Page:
President Chavez of Venezuela
From Greg Palast
In ten years of free market free-for-all, industrialization in Venezuela dropped from 18% of GNP to 13%. And Venezuela fared best. Elsewhere in Latin America, economies simply imploded. And NAFTA created employment only in a fetid trench along the Rio Grande, the ‘maquiladora’ sweatshops which suck down wages on both sides of the Mexico-US border.
We finished our conversation as the President walked in. Hugo Chavez is not one for subtleties. “FTAA is the PATH TO HELL,” said Chavez.
He meant this in the deepest theological sense. What is at stake for Chavez is Latin America’s mortal soul. “I have seen children shot to death,” said the president, “not by an invading Army but by our own nation’s soldiers.”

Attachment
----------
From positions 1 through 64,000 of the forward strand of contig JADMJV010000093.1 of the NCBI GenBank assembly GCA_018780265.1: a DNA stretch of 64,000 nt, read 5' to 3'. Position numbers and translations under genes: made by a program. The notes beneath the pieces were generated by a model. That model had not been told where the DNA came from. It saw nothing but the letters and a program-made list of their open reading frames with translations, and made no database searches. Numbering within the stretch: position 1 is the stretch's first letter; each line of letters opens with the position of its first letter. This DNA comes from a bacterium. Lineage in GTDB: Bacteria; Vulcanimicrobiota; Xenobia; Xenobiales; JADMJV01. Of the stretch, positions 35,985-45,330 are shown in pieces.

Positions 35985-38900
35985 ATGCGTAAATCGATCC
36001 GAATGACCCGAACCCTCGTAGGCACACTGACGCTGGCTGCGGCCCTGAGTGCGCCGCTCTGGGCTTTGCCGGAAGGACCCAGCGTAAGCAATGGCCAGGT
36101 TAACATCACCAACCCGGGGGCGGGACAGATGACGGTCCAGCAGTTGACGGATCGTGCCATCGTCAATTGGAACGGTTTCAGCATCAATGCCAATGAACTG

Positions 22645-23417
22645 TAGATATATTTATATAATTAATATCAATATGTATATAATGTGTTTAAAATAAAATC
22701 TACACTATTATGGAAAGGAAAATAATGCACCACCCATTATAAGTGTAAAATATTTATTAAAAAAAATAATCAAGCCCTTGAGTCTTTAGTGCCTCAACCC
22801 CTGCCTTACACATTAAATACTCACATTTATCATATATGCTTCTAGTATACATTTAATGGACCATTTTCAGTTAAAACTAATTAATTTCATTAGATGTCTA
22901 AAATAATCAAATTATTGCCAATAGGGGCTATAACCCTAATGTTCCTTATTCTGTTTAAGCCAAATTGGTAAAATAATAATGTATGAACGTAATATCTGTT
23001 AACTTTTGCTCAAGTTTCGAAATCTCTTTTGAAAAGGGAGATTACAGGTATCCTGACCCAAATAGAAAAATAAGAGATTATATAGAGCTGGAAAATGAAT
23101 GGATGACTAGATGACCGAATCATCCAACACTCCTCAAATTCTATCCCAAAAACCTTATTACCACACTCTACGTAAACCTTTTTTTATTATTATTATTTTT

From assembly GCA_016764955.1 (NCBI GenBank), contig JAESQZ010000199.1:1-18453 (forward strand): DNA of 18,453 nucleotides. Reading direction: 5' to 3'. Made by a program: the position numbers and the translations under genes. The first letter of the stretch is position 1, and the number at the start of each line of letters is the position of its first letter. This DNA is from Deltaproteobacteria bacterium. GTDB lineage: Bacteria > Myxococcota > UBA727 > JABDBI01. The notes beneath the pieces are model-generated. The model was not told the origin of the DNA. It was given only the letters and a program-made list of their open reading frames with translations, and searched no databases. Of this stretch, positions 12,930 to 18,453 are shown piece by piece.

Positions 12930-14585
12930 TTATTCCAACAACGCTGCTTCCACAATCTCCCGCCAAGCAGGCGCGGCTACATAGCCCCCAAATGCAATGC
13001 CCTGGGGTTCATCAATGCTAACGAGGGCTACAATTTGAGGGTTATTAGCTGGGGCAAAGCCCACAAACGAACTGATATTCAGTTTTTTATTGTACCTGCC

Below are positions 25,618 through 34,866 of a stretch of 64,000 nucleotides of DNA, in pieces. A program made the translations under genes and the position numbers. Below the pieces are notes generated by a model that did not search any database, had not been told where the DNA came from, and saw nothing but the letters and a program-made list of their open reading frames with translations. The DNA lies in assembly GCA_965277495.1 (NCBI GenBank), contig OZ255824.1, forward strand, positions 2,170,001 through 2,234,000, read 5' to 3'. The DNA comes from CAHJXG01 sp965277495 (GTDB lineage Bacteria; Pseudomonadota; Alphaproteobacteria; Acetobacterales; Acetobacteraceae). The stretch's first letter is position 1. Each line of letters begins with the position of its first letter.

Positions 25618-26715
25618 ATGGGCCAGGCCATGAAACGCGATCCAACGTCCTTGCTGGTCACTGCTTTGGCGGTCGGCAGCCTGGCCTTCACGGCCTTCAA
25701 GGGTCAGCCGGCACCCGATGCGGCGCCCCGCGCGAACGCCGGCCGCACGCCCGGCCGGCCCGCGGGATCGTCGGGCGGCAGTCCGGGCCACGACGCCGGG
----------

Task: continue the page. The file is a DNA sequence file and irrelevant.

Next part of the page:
Chavez was referring to February 27, 1989. While the Northern Hemisphere was celebrating the impending fall of the Berlin Wall, “another wall was going up,” he explained, “the wall of globalization.” That day, the army massacred Venezuelans, young and old, during a demonstration against diktats of the International Monetary Fund imposed on that nation.
The President raced through a dozen more examples, from Bolivia to Chiapas, Mexico, where the miracle of the marketplace came out of the barrel of a gun.
Chavez is amazing. He’s survived a US-inspired coup attempt, has put Venezuela firmly on a Leftist populist path, counts Castro as a close friend and ally – and the right wing zealots in DC, try as they might, can’t depose him.